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April 21, 2014

Andrew Silow-Carroll: Passoverkill? Suggestions to make next year's seders even more culturally sensitive

Sara Israelsen Hartley: Seeking the Divine: An ancient connection in a new context

Christine M. Flowers: Priest's execution in Syria should be call to action

Courtnie Erickson: How to help kids accept the poor decisions of others

Lizette Borreli: A Glass Of Milk A Day Keeps Knee Arthritis At Bay

Lizette Borreli: 5 Health Conditions Your Breath Knows Before You Do

The Kosher Gourmet by Betty Rosbottom Coconut Walnut Bars' golden brown morsels are a beautifully balanced delectable delight

April 18, 2014

Rabbi Yonason Goldson: Clarifying one of the greatest philosophical conundrums in theology

Caroline B. Glick: The disappearance of US will

Megan Wallgren: 10 things I've learned from my teenagers

Lizette Borreli: Green Tea Boosts Brain Power, May Help Treat Dementia

John Ericson: Trying hard to be 'positive' but never succeeding? Blame Your Brain

The Kosher Gourmet by Julie Rothman Almondy, flourless torta del re (Italian king's cake), has royal roots, is simple to make, . . . but devour it because it's simply delicious

April 14, 2014

Rabbi Dr Naftali Brawer: Passover frees us from the tyranny of time

Greg Crosby: Passing Over Religion

Eric Schulzke: First degree: How America really recovered from a murder epidemic

Georgia Lee: When love is not enough: Teaching your kids about the realities of adult relationships

Cameron Huddleston: Freebies for Your Lawn and Garden

Gordon Pape: How you can tell if your financial adviser is setting you up for potential ruin

Dana Dovey: Up to 500,000 people die each year from hepatitis C-related liver disease. New Treatment Has Over 90% Success Rate

Justin Caba: Eating Watermelon Can Help Control High Blood Pressure

The Kosher Gourmet by Joshua E. London and Lou Marmon Don't dare pass over these Pesach picks for Manischewitz!

April 11, 2014

Rabbi Hillel Goldberg: Silence is much more than golden

Caroline B. Glick: Forgetting freedom at Passover

Susan Swann: How to value a child for who he is, not just what he does

Cameron Huddleston: 7 Financial Tasks You Should Tackle Right Now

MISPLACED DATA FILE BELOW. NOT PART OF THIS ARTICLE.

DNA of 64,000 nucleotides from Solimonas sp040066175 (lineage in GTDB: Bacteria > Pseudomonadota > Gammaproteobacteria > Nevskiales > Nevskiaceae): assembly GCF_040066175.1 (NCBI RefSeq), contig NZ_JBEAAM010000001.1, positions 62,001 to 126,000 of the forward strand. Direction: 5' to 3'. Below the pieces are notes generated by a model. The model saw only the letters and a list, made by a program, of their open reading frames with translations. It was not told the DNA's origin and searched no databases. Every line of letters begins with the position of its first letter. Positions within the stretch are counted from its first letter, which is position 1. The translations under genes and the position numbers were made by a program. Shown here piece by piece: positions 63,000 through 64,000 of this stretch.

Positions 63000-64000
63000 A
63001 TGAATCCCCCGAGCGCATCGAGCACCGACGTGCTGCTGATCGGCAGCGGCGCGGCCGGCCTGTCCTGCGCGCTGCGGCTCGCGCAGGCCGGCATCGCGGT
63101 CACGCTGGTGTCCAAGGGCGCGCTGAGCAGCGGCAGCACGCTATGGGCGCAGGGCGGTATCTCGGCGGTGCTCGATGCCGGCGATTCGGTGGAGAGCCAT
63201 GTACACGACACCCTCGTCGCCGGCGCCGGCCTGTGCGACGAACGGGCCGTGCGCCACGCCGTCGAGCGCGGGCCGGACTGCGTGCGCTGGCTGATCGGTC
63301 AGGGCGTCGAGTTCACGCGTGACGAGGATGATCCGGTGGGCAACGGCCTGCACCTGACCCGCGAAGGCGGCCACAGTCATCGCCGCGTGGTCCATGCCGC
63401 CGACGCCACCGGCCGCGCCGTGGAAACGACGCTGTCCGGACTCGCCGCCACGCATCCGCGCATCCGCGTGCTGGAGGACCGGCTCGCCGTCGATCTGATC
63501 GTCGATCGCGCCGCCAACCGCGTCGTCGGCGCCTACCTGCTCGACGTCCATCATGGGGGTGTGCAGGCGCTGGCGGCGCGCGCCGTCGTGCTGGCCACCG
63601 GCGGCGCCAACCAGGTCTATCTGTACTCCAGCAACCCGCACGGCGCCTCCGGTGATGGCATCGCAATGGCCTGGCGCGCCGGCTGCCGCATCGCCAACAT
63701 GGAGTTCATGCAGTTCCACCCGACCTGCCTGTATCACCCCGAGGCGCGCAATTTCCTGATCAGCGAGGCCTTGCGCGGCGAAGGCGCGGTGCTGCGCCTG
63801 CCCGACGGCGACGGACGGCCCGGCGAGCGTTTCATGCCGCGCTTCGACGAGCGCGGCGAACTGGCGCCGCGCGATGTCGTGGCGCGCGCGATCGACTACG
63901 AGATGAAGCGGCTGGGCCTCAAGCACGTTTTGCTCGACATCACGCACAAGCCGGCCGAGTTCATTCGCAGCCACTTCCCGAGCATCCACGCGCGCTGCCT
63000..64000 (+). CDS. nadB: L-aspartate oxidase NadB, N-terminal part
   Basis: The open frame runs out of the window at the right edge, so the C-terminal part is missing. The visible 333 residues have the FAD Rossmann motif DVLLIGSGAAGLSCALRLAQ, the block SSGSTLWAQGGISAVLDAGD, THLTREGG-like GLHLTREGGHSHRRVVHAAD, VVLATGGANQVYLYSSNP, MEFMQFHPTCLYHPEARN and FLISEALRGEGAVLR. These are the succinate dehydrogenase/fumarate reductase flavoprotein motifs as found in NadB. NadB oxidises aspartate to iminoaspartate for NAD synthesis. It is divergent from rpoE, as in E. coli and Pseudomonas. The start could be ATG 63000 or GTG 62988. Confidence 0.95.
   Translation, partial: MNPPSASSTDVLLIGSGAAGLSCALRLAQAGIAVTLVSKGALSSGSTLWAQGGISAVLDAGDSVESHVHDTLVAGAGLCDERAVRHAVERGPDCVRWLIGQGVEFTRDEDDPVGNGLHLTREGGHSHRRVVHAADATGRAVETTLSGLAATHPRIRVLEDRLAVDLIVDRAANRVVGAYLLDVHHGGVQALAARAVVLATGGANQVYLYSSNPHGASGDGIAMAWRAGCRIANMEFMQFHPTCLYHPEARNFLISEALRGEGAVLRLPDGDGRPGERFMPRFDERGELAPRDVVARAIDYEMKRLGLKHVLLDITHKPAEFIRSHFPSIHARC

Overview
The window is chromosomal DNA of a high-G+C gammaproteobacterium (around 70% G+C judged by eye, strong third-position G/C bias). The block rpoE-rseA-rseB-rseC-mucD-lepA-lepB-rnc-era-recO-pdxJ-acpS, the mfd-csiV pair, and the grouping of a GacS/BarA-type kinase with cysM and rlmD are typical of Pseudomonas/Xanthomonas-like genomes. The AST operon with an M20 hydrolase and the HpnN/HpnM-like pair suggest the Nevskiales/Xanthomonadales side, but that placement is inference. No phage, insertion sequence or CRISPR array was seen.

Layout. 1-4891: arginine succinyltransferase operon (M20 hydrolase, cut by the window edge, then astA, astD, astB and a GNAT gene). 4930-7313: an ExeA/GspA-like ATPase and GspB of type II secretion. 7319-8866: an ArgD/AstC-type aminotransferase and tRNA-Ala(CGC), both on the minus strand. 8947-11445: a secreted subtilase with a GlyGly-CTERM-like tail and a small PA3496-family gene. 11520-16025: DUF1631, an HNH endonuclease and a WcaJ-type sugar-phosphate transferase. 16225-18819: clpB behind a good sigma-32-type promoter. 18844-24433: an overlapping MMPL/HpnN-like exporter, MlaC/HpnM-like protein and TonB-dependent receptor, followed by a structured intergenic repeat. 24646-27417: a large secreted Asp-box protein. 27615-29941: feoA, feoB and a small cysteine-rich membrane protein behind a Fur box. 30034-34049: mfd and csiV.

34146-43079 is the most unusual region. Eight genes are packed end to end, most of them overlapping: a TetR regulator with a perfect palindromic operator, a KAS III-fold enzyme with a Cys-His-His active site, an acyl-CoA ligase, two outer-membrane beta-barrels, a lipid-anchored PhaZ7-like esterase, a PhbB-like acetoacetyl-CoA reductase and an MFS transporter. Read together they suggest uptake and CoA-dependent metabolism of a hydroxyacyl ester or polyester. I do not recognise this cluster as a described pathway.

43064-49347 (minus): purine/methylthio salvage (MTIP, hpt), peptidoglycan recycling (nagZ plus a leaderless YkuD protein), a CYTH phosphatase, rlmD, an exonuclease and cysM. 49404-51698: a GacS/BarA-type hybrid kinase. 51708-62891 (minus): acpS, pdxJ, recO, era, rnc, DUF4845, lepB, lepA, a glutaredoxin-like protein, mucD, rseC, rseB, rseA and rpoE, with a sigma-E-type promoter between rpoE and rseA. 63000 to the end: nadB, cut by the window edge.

Sandra Block and Lisa Gerstner: How to Profit From Your Passion

Susan Scutti: A Simple Blood Test Might Soon Diagnose Cancer

Chris Weller: Have A Slow Metabolism? Let Science Speed It Up For You

The Kosher Gourmet by Diane Rossen Worthington Whitefish Terrine: A French take on gefilte fish

April 9, 2014

Jonathan Tobin: Why Did Kerry Lie About Israeli Blame?

Samuel G. Freedman: A resolution 70 years later for a father's unsettling legacy of ashes from Dachau

Jessica Ivins: A resolution 70 years later for a father's unsettling legacy of ashes from Dachau

Kim Giles: Asking for help is not weakness

Kathy Kristof and Barbara Hoch Marcus: 7 Great Growth Israeli Stocks

Matthew Mientka: How Beans, Peas, And Chickpeas Cleanse Bad Cholesterol and Lowers Risk of Heart Disease

Sabrina Bachai: 5 At-Home Treatments For Headaches

The Kosher Gourmet by Daniel Neman Have yourself a matzo ball: The secrets bubby never told you and recipes she could have never imagined

April 8, 2014

Lori Nawyn: At Your Wit's End and Back: Finding Peace

Susan B. Garland and Rachel L. Sheedy: Strategies Married Couples Can Use to Boost Benefits

David Muhlbaum: Smart Tax Deductions Non-Itemizers Can Claim

Jill Weisenberger, M.S., R.D.N., C.D.E : Before You Lose Your Mental Edge

Dana Dovey: Coffee Drinkers Rejoice! Your Cup Of Joe Can Prevent Death From Liver Disease

Chris Weller: Electric 'Thinking Cap' Puts Your Brain Power Into High Gear

The Kosher Gourmet by Marlene Parrish A gift of hazelnuts keeps giving --- for a variety of nutty recipes: Entree, side, soup, dessert

April 4, 2014

Rabbi David Gutterman: The Word for Nothing Means Everything

Charles Krauthammer: Kerry's folly, Chapter 3

Amy Peterson: A life of love: How to build lasting relationships with your children

John Ericson: Older Women: Save Your Heart, Prevent Stroke Don't Drink Diet

John Ericson: Why 50 million Americans will still have spring allergies after taking meds

Cameron Huddleston: Best and Worst Buys of April 2014

Stacy Rapacon: Great Mutual Funds for Young Investors

Sarah Boesveld: Teacher keeps promise to mail thousands of former students letters written by their past selves

The Kosher Gourmet by Sharon Thompson Anyone can make a salad, you say. But can they make a great salad? (SECRETS, TESTED TECHNIQUES + 4 RECIPES, INCLUDING DRESSINGS)

April 2, 2014

Paul Greenberg: Death and joy in the spring

Dan Barry: Should South Carolina Jews be forced to maintain this chimney built by Germans serving the Nazis?

Mayra Bitsko: Save me! An alien took over my child's personality

Frank Clayton: Get happy: 20 scientifically proven happiness activities

Susan Scutti: It's Genetic! Obesity and the 'Carb Breakdown' Gene

Lecia Bushak: Why Hand Sanitizer May Actually Harm Your Health

Stacy Rapacon: Great Funds You Can Own for $500 or Less

Cameron Huddleston: 7 Ways to Save on Home Decor

The Kosher Gourmet by Steve Petusevsky Exploring ingredients as edible-stuffed containers (TWO RECIPES + TIPS & TECHINQUES)